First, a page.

Expert Q&A: Breast Cancer Detection
Q: After getting a mammogram last year, it was recommended I go for a breast ultrasound. According to my doctor, my breast tissue is very dense, making it more difficult to detect abnormalities. I went for the test, and everything came back normal. Next time, can't I just skip right to the breast ultrasound? And what about an MRI'should I also get one of those?
A: Generally, in this country, mammogram is the first line of screening to detect breast cancer. Overall, it has a very good detection rate, and the false positive rate (patients needing a biopsy that then turns out to be benign) is acceptable. Mammograms detect abnormalities by identifying masses, distortions, calcifications, and so forth. However, mammogram has its limitations.
In very dense breasts, there may not be enough background fat for these abnormalities to show themselves. The abnormalities get "lost" in the white, thick, dense background pattern. Dense breasts are particularly found in younger women or in women who have never had children, and digital mammography may help to resolve some of dense breast issues.
Ultrasound is generally ordered when a mammogram detects a mass that can't fully be qualified or when the patient or her doctor feels a lump or mass. Ultrasound is generally a diagnostic tool to specifically examine the area of concern and will tell us that the mass is either cystic, solid, or if nothing at all is seen. Ultrasound is extremely reliable when used in this setting, and if it does show a solid mass, we know the patient needs a biopsy.
There are some attempts to try to predict whether the solid mass is benign or malignant but those are not always reliable. So, usually all solid masses are biopsies. If the ultrasound shows nothing, it was probably just an overlap of tissue or a benign undulation in the breast.
There are some centers across the world that are experimenting with "whole breast ultrasound" as a screening tool. The problem with this, however, is that the false positive rate is very high, meaning that many women then get unnecessary biopsies. Along these lines, just skipping to the ultrasound without the mammogram wouldn't really make sense for you because the ultrasound was ordered to examine a specific finding.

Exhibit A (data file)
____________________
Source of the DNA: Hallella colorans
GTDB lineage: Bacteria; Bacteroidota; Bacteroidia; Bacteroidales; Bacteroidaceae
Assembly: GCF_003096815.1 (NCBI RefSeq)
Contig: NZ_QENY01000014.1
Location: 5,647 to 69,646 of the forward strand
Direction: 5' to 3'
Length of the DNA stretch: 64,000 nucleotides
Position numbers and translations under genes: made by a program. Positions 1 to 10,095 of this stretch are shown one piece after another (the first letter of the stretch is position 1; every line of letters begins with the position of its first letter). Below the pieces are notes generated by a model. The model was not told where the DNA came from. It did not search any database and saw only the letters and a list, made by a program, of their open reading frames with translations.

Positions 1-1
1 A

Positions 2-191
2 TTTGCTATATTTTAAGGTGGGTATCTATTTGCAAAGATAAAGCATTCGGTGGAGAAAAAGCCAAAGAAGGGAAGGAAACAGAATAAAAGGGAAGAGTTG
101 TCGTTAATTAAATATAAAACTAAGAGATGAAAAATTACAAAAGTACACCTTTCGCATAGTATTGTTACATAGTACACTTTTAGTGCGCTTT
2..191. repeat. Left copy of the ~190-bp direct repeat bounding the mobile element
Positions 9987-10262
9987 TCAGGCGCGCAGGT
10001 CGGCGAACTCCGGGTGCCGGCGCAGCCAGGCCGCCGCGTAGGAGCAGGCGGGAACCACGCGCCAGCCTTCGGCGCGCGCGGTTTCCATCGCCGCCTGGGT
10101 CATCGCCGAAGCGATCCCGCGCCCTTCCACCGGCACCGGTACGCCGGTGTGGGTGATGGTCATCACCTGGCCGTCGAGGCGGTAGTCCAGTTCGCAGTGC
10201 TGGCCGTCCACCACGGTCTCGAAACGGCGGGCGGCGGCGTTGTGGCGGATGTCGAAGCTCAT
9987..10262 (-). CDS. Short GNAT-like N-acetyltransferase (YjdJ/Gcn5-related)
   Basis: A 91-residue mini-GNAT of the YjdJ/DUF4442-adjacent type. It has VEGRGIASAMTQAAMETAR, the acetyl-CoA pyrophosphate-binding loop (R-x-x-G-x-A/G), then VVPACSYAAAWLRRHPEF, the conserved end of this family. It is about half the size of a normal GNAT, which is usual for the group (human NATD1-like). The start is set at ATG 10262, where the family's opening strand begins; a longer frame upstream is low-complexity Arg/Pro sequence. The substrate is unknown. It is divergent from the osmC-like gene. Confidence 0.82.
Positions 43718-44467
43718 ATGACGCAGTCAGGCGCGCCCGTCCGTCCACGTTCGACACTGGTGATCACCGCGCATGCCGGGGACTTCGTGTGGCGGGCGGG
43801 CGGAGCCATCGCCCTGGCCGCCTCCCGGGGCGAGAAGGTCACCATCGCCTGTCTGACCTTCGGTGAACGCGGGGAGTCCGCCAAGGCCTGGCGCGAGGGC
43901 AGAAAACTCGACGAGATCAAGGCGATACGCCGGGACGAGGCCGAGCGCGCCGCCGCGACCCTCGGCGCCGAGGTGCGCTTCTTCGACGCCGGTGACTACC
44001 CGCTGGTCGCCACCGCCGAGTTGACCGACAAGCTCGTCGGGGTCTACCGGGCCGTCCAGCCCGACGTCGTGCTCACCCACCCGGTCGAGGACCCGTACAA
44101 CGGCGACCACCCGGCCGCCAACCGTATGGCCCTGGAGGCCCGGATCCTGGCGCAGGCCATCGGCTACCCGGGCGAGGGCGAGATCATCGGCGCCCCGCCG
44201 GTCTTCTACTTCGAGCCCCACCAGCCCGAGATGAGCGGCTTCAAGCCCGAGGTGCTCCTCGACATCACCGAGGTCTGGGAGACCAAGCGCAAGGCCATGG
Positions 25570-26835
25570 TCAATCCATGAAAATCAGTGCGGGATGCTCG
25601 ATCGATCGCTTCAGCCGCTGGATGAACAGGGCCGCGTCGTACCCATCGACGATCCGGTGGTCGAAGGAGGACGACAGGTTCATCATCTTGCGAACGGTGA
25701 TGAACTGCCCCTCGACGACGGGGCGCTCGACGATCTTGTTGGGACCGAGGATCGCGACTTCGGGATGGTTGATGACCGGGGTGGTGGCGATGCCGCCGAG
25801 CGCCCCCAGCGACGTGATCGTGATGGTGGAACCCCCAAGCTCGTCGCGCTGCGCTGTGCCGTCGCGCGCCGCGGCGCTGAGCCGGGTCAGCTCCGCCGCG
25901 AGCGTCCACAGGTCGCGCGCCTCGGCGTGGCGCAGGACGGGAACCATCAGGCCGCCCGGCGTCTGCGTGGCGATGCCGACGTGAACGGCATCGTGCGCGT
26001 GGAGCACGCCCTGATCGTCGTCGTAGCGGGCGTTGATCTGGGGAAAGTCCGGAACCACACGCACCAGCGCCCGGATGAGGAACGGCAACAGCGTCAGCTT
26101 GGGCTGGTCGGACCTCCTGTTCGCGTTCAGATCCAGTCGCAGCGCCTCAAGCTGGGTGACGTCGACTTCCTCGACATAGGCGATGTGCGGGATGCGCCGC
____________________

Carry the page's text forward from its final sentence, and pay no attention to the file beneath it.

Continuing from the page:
When a patient being screened is considered more high risk, we will consider ordering an MRI of the breast. This involves the injection of gadolinium, which acts as an imaging agent for the MRI. This agent is taken up differently by normal breast cells, benign breast cells, and cancerous breast cells so it doesn't rely on background.
Breast MRI will discover cancers that mammogram can't see, but it does not always pick up abnormalities such as low-grade ductal carcinoma-in-situ. So, it is not a substitute for mammogram. In addition, again, the false positive rate is very high, leading to follow-up ultrasounds and biopsies in a large number of women screened. Finally, MRI is very expensive, and criteria for reading abnormalities is not as standardized as it is for mammogram.
Each institution, of course, uses different technologies and has its own criteria for ordering MRIs. Generally, MRI currently is recommended for BRCA gene positive patients who have a huge risk of developing breast cancer, as well as for new breast cancer patients who have dense breasts, a family history of breast cancer, or other criteria.
At UCSD, we also use MRI to follow pre-surgical chemotherapy, in patients with breast implants, in patients with histories of atypical biopsies, and to assess margin planning. The radiologist may order MRI after a screening mammogram if the patients breast density obscures his or her ability to properly read the mammogram. This usually occurs if there is something seen on the mammogram that cannot be better qualified.
Anne Wallace, M.D., F.A.C.S., is a professor of clinical surgery and director of UCSD Moore's Cancer Center Breast Care Unit. She has been the leader of the breast program since 1995 and is board certified in both general surgery and plastic surgery. Wallace has extensive experience in all aspects of breast health, specifically breast cancer and breast reconstruction, and has served as chairman of the California Breast Cancer Research Council and vice president of Cancer Control for the Golden Triangle division of the American Cancer Society.
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